4. Gomez’ erratic substitutions: It’s nitpicking, but there hasn’t been any rhyme or reason to Colombia’s substitutions.


1. Peru might not be for real: The Uruguayans were the better side in Peru’s 1-1 draw with them, and Chile and Peru were both understrength when they played, so don’t read a lot into Peru’s competitiveness.

2. Peru are still understrength: Vargas is getting better, but Carmona is suspended, and Farfan and Pizarro injured.

3. Counter-attacks: If Colombia can’t score on a normal attack, they can on a counter-attack. More reason Carmona’s absence will hurt Peru.

4. Falcao: Doesn”t look out of place for Colombia anymore. Can he build chemistry and play like he has for Porto? Fredy Guarin, Porto teammate, is with him.



One goal is enough, but no shame for Peru.


The Future is Now: Copa America 2011

The 2011 Copa America has not been a vintage tournament for many reasons: a poor pitch, lasers and firecrackers, delays, delays, delays, a lack of finishing ability, and the usual talk about preparing for the World Cup.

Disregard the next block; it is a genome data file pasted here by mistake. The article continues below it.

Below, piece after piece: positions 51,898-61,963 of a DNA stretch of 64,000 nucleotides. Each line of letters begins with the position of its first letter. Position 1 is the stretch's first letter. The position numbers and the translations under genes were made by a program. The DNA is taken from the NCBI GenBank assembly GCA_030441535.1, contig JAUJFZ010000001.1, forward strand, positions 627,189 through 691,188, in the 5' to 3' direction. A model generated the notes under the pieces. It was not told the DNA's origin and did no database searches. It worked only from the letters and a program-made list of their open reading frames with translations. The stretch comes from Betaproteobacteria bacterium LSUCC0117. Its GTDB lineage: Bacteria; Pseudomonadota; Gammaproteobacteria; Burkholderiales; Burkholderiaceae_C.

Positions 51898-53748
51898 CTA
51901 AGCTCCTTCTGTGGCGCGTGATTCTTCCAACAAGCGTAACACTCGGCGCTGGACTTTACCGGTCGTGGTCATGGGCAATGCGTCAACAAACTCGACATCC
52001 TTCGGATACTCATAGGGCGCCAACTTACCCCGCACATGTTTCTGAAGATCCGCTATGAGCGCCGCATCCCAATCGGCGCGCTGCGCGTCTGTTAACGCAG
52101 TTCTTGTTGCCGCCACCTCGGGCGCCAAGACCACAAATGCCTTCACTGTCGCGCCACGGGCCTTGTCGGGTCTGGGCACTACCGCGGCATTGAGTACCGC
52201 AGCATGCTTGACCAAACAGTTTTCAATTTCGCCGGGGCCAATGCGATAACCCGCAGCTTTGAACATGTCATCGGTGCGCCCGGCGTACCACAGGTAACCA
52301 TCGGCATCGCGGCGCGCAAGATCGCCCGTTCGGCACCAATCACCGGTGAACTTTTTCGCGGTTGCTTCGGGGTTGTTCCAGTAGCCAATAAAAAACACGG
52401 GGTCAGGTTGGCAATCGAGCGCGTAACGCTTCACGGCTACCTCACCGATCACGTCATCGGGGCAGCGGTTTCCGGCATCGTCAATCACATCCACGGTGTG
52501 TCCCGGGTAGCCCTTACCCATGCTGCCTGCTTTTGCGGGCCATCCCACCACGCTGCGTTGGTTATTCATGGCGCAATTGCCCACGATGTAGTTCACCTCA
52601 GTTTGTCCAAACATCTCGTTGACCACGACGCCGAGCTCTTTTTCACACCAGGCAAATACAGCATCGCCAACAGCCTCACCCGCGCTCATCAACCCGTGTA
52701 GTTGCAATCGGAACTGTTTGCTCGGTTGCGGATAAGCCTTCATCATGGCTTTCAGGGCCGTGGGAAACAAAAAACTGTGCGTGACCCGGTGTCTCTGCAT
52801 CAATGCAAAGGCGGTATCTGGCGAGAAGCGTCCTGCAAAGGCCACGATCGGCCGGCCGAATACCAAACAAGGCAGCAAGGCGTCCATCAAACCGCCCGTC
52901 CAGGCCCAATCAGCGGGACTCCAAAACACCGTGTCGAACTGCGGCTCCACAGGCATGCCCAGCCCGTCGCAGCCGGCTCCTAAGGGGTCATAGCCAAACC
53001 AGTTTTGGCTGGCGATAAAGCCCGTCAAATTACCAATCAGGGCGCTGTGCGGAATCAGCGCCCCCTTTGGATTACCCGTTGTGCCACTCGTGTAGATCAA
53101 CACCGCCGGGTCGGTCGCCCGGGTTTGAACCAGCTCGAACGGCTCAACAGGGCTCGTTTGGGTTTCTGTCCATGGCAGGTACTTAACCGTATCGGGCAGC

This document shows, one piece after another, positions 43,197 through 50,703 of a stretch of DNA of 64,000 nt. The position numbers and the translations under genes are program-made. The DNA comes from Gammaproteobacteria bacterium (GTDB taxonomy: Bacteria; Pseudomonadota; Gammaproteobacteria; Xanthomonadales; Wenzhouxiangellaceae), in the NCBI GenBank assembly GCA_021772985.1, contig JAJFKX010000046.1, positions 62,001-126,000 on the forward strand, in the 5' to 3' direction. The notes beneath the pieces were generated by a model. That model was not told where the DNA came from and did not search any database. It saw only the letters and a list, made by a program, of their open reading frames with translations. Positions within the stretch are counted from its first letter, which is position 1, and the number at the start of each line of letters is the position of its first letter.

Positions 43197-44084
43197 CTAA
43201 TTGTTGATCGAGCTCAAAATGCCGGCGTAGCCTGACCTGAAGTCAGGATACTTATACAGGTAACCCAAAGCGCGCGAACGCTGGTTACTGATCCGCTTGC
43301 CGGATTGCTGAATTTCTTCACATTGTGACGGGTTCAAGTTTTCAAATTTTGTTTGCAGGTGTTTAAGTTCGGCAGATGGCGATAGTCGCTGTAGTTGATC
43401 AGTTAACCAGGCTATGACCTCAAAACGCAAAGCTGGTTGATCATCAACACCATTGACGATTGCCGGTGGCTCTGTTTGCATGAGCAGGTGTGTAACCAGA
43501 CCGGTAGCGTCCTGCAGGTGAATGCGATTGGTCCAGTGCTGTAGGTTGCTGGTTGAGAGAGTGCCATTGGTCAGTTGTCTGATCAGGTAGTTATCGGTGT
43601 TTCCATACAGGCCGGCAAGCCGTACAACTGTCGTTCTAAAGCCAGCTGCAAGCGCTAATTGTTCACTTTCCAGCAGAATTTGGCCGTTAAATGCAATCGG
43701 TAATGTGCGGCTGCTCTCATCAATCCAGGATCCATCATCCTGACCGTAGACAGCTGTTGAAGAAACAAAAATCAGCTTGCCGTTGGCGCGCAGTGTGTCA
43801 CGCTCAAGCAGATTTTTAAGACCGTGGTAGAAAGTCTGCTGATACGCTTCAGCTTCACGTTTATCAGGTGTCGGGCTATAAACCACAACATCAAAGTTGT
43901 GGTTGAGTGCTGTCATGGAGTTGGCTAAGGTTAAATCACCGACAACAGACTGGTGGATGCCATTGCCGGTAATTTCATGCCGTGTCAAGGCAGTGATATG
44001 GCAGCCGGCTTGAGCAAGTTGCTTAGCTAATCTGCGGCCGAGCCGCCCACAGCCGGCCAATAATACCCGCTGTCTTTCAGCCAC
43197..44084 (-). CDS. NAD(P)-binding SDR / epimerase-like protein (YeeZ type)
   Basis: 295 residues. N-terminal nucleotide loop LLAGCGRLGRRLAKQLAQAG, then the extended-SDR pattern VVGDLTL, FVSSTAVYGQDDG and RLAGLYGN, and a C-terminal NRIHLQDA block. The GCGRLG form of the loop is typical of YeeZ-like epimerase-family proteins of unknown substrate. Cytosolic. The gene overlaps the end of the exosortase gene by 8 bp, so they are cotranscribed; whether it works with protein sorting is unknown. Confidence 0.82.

With young teams on show, scouts are watching closely as the tournament reaches the quarterfinals. Four teams are heading home, so it’s time to look at how this Copa America affects the future.


12. Jhasmani Campos,  M, Bolivia: Best young talent on the Bolivian team.

11. Fernando Gago, M, Argentina: After two terrible performances by the hosts, Gago has his chance to show just why he’s on Real Madrid’s squad.

10. Camilo Zuniga, D, Colombia: Plenty of defensive talent for Colombia. Zapata just joined Villareal, while Udinese teammate Armero and Napoli’s Zuniga are exciting fullbacks.

9. Marcelo Martins Moreno, F, Bolivia: The key for Bolivia’s hopes in any upcoming tournaments. Toiled fruitlessly up top, getting one glorious chance against Argentina.

8. Adrian Ramos, M, Colombia: Great performances in the group stage may get him out of Hertha Berlin.